Ransomware – this is how you beat blackmailers


As you would have probably heard, the ransomware WannaCry recently attacked approximately 200,000 Windows PC users in more than 150 countries.[1] The cyber criminals used the attack to encrypt sensitive data on the PCs, held the data hostage and demanded a payment of 300 US dollars in the form of the crypto currency Bitcoin. If those affected did not pay the amount within seven days, the blackmailers claimed they would delete the encrypted data. The attack affected a wide variety of organisations and individuals, including healthcare institutions and logistic companies.

For now, the range of impact of the malware has been mitigated. But the possibility of further attacks is still a very real threat. Now more than ever, it is important that organisations and individuals ensure they understand how to deal with these digital attacks and, more importantly, how to protect themselves against them in the first place.

How to deal with digital blackmail:

  1. Never pay the ransom

It can be tempting to give in to the demands of cyber criminals in the hope of fixing the immediate problem quickly, but remember you have no guarantee that you will actually get your data back. If you show the hackers that you are susceptible to blackmail, they may attempt to make further demands of you.

  1. Don’t click on any email attachments

There are multiple ways that cyber criminals can infect your system, and one of the most common methods is through spam. So if you receive a message from an unknown email address, and are asked to click on an attachment for further information, never open it.

  1. Keep your software up-to-date

Always make sure that any software updates and patches are set up to be installed automatically on your devices, in order to close any weaknesses in your system. This ensures that you never miss an update and your system is kept safe. It may seem obvious, but WannaCry exploited vulnerability in the outdated Windows version XP, so make sure you only use software that is still supported by the software provider. Having an up-to-date system not only protects against ransomware, but generally against the theft of personal data; for when it’s transferred during online banking or when using cloud services like iTunes.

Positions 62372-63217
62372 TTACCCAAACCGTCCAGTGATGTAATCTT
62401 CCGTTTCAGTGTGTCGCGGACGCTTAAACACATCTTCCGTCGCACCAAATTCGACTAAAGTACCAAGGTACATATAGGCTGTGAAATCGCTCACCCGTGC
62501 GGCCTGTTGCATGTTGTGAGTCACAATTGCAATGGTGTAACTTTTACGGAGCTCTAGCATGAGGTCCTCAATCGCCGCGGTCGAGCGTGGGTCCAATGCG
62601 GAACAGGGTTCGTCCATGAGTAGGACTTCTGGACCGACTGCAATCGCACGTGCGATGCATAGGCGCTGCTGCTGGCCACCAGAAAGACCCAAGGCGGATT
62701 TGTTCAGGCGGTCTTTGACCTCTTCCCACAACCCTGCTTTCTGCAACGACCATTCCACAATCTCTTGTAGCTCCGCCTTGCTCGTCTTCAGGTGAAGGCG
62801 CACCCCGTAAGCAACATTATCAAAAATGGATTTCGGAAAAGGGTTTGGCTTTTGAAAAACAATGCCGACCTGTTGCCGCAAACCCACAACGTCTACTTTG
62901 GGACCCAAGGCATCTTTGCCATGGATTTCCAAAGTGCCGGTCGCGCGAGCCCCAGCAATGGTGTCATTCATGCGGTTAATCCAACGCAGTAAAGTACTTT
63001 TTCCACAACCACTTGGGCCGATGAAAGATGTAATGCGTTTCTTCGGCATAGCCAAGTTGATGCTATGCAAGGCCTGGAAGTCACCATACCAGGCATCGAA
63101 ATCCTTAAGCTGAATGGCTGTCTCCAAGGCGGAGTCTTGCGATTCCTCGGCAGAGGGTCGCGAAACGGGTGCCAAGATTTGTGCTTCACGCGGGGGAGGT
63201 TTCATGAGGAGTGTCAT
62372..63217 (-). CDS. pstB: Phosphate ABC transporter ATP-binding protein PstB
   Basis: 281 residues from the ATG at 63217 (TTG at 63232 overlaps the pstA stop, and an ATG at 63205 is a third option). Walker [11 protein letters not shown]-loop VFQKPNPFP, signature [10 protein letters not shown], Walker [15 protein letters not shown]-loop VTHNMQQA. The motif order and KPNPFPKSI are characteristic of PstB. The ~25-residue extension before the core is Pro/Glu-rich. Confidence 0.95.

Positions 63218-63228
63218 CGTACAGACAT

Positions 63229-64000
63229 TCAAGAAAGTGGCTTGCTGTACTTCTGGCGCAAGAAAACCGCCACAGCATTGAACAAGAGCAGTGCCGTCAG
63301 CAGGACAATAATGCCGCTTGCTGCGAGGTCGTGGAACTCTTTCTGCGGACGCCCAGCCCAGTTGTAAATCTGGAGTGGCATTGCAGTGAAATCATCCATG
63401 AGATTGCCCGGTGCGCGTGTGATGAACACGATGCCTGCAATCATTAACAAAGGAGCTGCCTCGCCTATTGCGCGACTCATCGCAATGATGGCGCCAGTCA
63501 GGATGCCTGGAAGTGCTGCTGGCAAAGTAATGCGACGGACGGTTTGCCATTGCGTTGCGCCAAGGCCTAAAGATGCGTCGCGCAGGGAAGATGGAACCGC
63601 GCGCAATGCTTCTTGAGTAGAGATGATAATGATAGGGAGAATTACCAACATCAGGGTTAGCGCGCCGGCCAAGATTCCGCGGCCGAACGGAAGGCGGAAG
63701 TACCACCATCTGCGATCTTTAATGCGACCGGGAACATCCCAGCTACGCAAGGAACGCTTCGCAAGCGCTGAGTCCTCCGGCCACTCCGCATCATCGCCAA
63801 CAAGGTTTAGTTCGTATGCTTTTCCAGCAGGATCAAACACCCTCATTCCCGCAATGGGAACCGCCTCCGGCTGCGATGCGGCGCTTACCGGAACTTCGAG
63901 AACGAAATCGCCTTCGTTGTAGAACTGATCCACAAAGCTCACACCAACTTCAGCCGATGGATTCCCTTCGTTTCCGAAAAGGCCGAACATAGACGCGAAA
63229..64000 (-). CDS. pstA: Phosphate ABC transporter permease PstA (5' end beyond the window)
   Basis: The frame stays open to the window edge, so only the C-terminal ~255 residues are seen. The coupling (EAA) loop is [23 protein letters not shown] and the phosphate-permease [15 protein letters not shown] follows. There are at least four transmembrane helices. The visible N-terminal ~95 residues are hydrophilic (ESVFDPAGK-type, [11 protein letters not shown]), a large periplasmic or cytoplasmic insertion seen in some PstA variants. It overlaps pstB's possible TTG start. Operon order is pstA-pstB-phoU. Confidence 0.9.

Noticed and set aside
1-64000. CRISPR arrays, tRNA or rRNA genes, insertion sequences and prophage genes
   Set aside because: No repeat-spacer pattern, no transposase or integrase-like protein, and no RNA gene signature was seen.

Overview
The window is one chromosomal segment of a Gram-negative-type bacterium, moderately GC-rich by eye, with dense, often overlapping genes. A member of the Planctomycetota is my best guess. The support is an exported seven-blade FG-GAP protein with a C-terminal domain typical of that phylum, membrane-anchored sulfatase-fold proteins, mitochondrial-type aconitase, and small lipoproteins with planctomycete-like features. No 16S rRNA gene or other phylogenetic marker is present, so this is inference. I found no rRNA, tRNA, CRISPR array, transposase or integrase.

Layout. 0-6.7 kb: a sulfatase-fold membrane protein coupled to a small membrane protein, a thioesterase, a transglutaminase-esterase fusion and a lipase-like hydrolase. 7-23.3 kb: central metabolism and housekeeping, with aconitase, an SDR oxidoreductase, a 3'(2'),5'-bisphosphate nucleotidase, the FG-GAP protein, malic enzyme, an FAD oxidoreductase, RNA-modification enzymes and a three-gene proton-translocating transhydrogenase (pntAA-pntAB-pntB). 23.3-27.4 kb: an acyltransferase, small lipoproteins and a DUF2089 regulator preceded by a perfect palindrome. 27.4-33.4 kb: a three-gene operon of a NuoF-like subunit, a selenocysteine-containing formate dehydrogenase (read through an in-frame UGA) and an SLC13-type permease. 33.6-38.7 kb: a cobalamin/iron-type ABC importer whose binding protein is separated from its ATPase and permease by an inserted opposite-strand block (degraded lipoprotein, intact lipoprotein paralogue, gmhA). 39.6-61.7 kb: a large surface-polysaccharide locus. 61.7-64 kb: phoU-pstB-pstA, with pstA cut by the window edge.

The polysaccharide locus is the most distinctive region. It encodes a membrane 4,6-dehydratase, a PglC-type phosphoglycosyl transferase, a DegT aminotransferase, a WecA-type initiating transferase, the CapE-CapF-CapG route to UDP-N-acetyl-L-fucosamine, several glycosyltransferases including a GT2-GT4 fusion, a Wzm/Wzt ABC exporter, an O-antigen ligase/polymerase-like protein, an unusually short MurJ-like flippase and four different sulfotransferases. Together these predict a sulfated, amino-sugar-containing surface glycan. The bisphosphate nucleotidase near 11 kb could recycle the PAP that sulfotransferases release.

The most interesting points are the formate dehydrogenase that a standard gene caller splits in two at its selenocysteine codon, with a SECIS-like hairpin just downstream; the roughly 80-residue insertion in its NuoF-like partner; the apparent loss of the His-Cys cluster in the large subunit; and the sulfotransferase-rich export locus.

1. Use security software

To protect your system from unauthorised access, we recommend a holistic security solution, such as the one provided by our partner Norton by Symantec.

  1. Regularly back up your data

A regular back up of your data on an external hard drive, USB stick or similar storage mediums will take away the leverage from blackmailers. Locally separated storage in the cloud is an option here too; as you’re then able to recover encrypted data from another source. Also, you should conduct regular checks to make sure you’re able to restore your back up properly.

Protection measures at 1&1

For systems managed by us, such as web hosting, email and e-Commerce packages, 1&1 always offers the latest software updates and patches and installs them directly. In case of self-managed servers, the customers themselves are responsible for updating their systems. However, when we provide our customers with these products, we always make sure that automatic updates are activated.

[1] For further information on WannaCry, please visit the blog of security expert Symantec: https://www.symantec.com/connect/blogs/what-you-need-know-about-wannacry-ransomware?linkId=37539318


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